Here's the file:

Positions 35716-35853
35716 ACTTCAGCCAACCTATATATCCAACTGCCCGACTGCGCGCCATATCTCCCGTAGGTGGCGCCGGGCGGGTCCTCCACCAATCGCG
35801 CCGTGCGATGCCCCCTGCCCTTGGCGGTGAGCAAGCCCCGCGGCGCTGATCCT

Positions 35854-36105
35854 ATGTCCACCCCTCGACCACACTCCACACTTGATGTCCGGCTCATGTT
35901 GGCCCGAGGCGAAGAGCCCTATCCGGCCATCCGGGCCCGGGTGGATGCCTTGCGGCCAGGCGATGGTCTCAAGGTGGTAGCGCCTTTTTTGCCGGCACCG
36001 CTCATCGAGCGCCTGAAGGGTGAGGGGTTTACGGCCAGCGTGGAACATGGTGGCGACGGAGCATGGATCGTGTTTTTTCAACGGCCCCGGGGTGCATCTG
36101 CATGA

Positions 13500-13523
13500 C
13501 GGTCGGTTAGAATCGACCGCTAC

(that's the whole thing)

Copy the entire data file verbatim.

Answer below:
Positions 35716-35853
35716 ACTTCAGCCAACCTATATATCCAACTGCCCGACTGCGCGCCATATCTCCCGTAGGTGGCGCCGGGCGGGTCCTCCACCAATCGCG
35801 CCGTGCGATGCCCCCTGCCCTTGGCGGTGAGCAAGCCCCGCGGCGCTGATCCT

Positions 35854-36105
35854 ATGTCCACCCCTCGACCACACTCCACACTTGATGTCCGGCTCATGTT
35901 GGCCCGAGGCGAAGAGCCCTATCCGGCCATCCGGGCCCGGGTGGATGCCTTGCGGCCAGGCGATGGTCTCAAGGTGGTAGCGCCTTTTTTGCCGGCACCG
36001 CTCATCGAGCGCCTGAAGGGTGAGGGGTTTACGGCCAGCGTGGAACATGGTGGCGACGGAGCATGGATCGTGTTTTTTCAACGGCCCCGGGGTGCATCTG
36101 CATGA

Positions 13500-13523
13500 C
13501 GGTCGGTTAGAATCGACCGCTAC